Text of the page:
Quality of life according to self-perceived weight, weight control behaviors, and gender among adolescent university students in Mexico

The aim of this study was to analyze quality of life (QoL) according to self-perceived weight and weight control behaviors, by gender. The sample consisted of 2,401 adolescent students (17-19 years of age) enrolled from 2007 to 2009 at a Mexican university; 61.9% were women, 19.4% worked, and 99.2% were single. An online self-administered questionnaire was used that included the perceptual module of the YQOL-R and seven items on body weight, adapted from YRBS 2007. RESULTS: 52% of women and 31.7% of men were attempting to lose weight. The highest QoL scores were in students who felt they were near the right weight, those who were attempting to maintain the same weight, and those who exercised. Lowest QoL was reported by those who considered themselves overweight, were trying to lose weight, were eating less, were skipping meals, or were using unsupervised dieting, vomiting, or laxatives. In women, QoL differed between those maintaining the same weight, gaining weight, and losing weight, while QoL in men only differed for those attempting to gain weight. The findings could be useful in educational processes, preventive programs, and assessment of interventions.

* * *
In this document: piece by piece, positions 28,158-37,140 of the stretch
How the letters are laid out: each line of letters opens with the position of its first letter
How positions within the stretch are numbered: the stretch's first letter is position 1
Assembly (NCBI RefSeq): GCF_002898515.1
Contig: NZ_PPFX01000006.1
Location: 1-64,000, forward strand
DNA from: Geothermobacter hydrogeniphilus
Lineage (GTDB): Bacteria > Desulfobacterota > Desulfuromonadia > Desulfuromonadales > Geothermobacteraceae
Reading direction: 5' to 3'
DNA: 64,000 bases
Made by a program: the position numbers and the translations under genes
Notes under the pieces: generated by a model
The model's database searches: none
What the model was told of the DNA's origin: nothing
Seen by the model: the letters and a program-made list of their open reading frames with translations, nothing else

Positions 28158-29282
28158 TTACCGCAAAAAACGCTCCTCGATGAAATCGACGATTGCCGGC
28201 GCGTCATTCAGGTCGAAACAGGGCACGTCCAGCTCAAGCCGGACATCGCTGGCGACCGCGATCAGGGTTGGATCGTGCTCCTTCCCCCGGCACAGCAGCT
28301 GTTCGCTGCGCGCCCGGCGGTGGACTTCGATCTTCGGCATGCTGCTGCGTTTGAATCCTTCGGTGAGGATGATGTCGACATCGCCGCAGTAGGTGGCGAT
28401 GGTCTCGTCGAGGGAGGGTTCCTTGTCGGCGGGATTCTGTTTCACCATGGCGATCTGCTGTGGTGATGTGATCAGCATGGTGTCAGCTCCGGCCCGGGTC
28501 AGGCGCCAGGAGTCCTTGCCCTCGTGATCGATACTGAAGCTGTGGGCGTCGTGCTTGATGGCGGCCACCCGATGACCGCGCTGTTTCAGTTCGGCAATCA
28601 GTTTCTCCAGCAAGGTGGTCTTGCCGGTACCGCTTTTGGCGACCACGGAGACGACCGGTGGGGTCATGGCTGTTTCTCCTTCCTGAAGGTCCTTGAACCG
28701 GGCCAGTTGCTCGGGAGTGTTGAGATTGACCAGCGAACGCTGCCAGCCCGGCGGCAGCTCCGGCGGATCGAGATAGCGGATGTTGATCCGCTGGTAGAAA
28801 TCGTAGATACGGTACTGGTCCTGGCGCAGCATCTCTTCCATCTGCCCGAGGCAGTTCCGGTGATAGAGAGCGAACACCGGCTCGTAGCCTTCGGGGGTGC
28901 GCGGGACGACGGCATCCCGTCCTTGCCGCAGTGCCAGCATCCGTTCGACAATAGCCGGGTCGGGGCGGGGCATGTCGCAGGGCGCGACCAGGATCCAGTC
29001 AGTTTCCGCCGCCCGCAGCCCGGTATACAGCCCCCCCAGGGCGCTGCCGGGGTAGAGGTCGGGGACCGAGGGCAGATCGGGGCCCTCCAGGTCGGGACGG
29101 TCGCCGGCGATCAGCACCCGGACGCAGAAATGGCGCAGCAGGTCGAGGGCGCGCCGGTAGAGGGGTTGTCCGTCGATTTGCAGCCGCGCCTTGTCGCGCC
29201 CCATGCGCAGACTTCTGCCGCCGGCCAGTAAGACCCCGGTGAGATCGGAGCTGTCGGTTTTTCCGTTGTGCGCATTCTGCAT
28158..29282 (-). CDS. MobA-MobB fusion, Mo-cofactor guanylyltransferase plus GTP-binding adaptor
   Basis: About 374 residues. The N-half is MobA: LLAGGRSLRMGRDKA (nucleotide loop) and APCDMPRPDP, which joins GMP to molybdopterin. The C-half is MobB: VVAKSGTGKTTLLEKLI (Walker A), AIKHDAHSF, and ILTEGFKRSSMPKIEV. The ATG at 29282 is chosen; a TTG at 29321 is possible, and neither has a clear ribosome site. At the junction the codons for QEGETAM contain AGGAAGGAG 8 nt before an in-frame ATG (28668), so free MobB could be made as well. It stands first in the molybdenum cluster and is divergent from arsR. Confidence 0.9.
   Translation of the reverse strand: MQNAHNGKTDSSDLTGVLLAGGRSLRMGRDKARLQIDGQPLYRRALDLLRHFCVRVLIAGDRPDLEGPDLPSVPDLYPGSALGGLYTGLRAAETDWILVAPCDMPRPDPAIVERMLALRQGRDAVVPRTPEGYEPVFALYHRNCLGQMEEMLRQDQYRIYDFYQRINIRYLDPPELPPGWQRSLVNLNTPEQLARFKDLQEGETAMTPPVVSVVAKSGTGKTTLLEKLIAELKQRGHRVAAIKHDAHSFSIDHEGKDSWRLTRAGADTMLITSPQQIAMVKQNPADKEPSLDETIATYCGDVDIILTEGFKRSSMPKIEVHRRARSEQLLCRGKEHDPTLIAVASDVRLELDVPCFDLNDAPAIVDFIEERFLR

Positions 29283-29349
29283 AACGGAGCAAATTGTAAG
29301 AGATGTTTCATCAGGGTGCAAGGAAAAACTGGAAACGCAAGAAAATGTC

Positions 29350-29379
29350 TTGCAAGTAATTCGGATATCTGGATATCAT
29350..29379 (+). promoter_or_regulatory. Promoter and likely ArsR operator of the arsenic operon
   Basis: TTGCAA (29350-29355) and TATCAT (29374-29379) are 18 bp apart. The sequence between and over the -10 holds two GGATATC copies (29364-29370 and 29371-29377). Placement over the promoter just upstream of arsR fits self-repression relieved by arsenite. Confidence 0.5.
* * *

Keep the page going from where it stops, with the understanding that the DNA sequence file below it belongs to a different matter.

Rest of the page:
Quality of Life; Diet; Obesity; Adolescent

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